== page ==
trans flag
© Getty Images/Tommy Wu
A majority of Americans oppose allowing gender-affirming care for minors and transgender women participating in women's sports, a poll found.

A Washington Post-KFF poll found that 68 percent of adults oppose access to puberty-blocking medication for transgender children ages 10-14 and 58 percent oppose access to hormonal treatments for transgender kids ages 15 to 17.

More than 60 percent said transgender women and girls should not be allowed to compete with other women and girls in youth, high school, college and professional sports.

The results come as Republicans in states across the country have pushed for bills to restrict minors' access to gender-affirming care and ban transgender women from competing on sports teams in line with their gender identity.

Bans or restrictions on minors accessing gender-affirming care have been implemented in 18 states, according to the Movement Advancement Project (MAP), which tracks state legislation affecting the LGBTQ community.

Legislation in 21 states prohibit transgender student athletes from participating in sports that are consistent with their gender identity, according to MAP.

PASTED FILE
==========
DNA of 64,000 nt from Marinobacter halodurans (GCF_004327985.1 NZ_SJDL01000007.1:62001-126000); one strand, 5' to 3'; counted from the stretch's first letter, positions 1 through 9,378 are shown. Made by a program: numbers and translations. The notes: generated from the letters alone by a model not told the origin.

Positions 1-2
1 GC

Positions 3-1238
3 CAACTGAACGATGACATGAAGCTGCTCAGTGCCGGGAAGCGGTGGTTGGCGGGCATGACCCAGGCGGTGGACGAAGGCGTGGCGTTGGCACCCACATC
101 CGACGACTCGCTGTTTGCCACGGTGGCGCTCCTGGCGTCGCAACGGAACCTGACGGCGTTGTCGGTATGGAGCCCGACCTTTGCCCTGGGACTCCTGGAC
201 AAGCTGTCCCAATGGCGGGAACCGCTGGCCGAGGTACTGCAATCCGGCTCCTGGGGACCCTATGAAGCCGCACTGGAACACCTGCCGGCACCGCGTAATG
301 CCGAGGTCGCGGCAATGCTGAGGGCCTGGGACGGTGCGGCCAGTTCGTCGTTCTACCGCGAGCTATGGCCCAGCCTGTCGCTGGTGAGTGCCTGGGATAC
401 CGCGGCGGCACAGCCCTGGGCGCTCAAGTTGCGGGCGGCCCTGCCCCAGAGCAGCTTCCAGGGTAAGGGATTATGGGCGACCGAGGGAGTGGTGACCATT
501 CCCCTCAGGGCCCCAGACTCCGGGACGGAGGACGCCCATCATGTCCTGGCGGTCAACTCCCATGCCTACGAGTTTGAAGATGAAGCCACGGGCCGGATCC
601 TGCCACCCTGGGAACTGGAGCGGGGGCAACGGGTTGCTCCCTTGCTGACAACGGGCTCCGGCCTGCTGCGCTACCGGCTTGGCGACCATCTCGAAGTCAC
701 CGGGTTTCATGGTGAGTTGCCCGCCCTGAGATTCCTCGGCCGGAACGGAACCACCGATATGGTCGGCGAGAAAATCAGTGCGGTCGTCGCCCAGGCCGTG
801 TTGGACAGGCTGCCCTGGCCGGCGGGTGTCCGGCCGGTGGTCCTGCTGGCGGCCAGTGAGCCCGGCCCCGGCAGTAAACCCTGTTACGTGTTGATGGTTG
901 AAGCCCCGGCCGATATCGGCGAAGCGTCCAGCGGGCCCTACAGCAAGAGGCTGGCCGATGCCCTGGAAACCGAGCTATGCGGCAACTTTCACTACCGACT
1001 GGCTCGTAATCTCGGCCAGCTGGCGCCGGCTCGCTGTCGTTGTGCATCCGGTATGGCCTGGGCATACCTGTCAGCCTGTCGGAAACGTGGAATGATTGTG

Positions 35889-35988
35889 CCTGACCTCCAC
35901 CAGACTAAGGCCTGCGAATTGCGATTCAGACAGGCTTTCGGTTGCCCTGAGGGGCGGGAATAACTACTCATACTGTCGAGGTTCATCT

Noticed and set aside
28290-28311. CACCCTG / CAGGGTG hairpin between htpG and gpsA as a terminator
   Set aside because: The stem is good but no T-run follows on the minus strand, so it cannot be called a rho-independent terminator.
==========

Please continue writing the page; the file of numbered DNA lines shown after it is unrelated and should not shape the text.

A majority of adults surveyed in the poll, 57 percent, said a person's gender is determined by their sex assigned at birth, while 43 percent said it can be different from their sex assigned at birth.

Comment: Sex isn't "assigned." One wonders if the poll was actually worded this way or if The Hill is inserting their own bias.

Those in the youngest age group, 18 to 34 years old, were most likely to say that gender can be different from sex assigned at birth, but 53 percent of that group said it could not.

Still, a majority of respondents said they support laws banning discrimination against transgender individuals in a range of different forums. About two-thirds or more said they support bans on transgender discrimination in the military, in K-12 schools, by medical professionals, in getting health insurance, at colleges and universities, at jobs and in the workplace and in housing.

More than 60 percent also said they support allowing transgender minors, both 10 to 14 and 15 to 17, to have access to gender-affirming counseling or therapy.

The survey was conducted from Nov. 10 to Dec. 1, 2022 among 1,338 U.S. adults. The margin of error was 4 points.